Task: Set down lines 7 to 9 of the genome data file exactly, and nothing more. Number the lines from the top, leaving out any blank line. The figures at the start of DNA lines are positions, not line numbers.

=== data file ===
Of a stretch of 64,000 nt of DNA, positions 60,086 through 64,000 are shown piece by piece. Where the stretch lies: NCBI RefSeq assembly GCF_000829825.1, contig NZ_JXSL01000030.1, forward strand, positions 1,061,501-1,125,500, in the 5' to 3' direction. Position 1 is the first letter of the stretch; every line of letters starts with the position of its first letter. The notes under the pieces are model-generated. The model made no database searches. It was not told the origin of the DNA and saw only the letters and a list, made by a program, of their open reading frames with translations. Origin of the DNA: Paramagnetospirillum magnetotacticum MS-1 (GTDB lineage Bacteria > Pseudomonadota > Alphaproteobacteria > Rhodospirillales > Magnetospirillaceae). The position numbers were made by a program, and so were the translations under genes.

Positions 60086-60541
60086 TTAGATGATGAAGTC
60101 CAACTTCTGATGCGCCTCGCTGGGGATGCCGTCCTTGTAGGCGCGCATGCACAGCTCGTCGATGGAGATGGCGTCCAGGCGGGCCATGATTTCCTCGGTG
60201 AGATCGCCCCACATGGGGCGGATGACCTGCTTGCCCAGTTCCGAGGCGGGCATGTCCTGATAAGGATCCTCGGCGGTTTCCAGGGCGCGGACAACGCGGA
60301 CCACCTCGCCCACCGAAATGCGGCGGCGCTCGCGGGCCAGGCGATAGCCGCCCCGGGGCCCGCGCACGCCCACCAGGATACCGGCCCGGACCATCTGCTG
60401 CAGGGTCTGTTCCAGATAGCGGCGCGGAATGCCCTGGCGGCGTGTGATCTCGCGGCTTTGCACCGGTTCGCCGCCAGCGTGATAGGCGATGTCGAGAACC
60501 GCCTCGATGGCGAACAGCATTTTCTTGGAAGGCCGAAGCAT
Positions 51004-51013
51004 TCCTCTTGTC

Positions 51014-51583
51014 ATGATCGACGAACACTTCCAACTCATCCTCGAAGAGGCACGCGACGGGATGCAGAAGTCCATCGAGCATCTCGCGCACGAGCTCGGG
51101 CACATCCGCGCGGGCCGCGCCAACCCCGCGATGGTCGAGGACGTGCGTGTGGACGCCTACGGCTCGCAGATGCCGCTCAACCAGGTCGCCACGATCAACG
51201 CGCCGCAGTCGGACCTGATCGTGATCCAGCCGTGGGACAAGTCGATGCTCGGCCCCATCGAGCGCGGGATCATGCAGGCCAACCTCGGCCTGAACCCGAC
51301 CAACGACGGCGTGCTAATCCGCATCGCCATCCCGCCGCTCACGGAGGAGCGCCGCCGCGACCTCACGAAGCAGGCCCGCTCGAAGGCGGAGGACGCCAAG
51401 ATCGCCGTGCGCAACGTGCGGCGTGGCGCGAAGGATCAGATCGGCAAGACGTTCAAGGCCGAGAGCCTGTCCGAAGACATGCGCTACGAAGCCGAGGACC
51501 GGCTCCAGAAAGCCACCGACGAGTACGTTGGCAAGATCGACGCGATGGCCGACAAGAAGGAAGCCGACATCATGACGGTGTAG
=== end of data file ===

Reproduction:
60401 CAGGGTCTGTTCCAGATAGCGGCGCGGAATGCCCTGGCGGCGTGTGATCTCGCGGCTTTGCACCGGTTCGCCGCCAGCGTGATAGGCGATGTCGAGAACC
60501 GCCTCGATGGCGAACAGCATTTTCTTGGAAGGCCGAAGCAT
Positions 51004-51013